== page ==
Flashy Butter Oak Lettuce Info: Growing Flashy Butter Oak Lettuce In Gardens

Growing Flashy Butter Oak lettuce isn’t difficult, and the reward is a great-tasting lettuce with a mild flavor and crispy, tender texture. A newer type of lettuce, Flashy Butter Oak is a compact plant with puckery, red-speckled, oak-shaped leaves. Interested in growing Flashy Butter Oak lettuce in your vegetable garden this year? Read on and learn all about it.

How to Grow Flashy Butter Oak Lettuce Plants

Lettuce ‘Flashy Butter Oak’ is a cool weather plant, ready to pick about 55 days after planting. You can harvest baby lettuce or wait a couple weeks longer for full heads to develop. Flashy Butter Oak lettuce plants grow in nearly any type of moist, well-drained soil. Add a generous amount of compost or well-rotted manure a few days prior to planting. Plant Flashy Butter Oak lettuce as soon as the ground can be worked in spring. Lettuce doesn’t do well when temperatures exceed 75 F. (24 C.) and will bolt in hot weather, but you can plant more seeds when the temperature drops in fall. Plant lettuce seeds directly in the soil, then cover them a very thin layer of soil. For full-size heads, plant seeds at a rate of about six seeds per inch (2.5 cm.), in rows 12 to 18 inches (30.5-45.5 cm.) apart. You can also start Flashy Butter Oak lettuce seeds indoors four to six weeks ahead of time.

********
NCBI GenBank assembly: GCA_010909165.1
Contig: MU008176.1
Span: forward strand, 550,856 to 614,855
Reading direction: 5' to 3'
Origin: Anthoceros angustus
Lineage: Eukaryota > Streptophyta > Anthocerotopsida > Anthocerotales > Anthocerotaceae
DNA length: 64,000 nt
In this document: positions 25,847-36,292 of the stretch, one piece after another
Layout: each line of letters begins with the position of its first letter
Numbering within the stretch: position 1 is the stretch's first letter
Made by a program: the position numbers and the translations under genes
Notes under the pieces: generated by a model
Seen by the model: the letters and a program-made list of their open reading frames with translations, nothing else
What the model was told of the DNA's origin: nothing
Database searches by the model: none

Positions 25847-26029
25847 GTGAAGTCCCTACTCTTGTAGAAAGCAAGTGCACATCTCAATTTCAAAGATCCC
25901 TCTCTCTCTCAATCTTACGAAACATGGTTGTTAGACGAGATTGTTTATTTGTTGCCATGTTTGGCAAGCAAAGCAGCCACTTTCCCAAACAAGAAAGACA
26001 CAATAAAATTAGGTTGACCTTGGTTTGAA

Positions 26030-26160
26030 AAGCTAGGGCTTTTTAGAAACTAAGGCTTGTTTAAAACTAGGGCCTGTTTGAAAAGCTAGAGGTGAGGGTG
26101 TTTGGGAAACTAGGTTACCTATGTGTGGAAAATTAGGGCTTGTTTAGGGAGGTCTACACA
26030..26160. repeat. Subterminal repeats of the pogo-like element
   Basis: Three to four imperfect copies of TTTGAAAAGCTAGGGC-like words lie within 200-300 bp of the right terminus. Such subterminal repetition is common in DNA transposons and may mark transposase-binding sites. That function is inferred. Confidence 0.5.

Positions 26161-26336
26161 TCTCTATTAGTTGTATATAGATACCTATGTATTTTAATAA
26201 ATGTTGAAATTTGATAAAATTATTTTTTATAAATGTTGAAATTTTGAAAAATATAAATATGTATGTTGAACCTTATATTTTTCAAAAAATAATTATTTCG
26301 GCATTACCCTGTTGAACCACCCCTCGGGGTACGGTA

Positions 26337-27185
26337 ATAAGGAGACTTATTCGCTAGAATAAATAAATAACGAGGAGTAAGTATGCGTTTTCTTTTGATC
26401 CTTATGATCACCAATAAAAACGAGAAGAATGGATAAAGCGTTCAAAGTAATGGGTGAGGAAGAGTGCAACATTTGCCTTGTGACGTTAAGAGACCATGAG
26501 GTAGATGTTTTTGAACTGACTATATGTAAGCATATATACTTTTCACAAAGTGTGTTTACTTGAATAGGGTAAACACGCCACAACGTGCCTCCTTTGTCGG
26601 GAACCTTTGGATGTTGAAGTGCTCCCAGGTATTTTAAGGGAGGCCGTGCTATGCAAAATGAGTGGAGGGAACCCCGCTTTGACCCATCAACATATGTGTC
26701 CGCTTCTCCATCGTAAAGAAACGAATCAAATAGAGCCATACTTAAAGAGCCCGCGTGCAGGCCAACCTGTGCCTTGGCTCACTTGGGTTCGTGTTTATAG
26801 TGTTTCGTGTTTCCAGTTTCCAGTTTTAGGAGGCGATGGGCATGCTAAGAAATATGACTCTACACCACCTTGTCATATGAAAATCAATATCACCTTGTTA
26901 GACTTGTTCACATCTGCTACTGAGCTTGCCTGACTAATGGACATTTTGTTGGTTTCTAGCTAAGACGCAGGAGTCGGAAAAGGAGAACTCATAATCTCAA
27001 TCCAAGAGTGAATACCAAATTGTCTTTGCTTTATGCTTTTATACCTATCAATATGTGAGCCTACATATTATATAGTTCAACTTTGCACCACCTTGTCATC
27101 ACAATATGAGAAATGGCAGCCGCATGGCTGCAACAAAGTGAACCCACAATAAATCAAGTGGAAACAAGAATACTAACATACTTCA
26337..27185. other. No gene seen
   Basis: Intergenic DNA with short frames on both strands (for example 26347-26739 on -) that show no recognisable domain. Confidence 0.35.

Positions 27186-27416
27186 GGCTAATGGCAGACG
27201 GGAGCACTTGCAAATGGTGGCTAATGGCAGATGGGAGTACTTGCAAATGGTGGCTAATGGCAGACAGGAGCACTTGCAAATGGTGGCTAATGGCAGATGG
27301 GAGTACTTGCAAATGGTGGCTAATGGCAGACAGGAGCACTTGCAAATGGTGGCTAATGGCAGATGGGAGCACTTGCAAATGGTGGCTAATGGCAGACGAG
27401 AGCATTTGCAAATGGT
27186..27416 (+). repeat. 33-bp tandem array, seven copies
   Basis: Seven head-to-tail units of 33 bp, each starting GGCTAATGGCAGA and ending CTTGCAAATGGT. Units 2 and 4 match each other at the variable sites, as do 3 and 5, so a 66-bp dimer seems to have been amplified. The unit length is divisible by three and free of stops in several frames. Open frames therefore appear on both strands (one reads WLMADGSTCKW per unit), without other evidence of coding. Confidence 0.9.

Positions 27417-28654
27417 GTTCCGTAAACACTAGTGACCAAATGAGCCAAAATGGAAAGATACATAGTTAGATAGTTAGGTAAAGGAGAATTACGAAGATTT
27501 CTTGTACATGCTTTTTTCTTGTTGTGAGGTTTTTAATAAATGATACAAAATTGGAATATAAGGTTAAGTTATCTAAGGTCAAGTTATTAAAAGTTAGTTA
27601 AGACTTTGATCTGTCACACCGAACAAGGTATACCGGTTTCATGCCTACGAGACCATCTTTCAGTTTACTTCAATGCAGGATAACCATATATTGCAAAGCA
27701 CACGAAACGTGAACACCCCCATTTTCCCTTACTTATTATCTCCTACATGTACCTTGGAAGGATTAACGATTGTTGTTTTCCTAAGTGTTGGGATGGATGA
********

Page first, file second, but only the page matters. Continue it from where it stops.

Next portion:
Lettuce ‘Flashy Butter Oak’ Variety Care

Keep the lettuce patch consistently moist, irrigating whenever the top inch (2.5 cm.) of soil feels dry to the touch. Don’t allow the soil to be either soggy or bone dry. Lettuce may rot in soggy conditions, but dry soil may result in bitter lettuce. Sprinkle the lettuce lightly any time the leaves look wilted during hot, dry weather. Apply a balanced, general-purpose fertilizer as soon as the plants are a couple of inches (2.5 cm.) tall. Apply granular fertilizer at about half the rate suggested by the manufacturer, or use a water-soluble product. Always water well immediately after fertilizing. Apply a layer of compost or other organic mulch to keep the soil cool and moist, and to discourage growth of weeds. Weed the area regularly, but be careful not to disturb the roots. Check the plants frequently for aphidsslugs, and other pests.

Mary H. Dyer

A Credentialed Garden Writer, Mary H. Dyer was with Gardening Know How in the very beginning, publishing articles as early as 2007.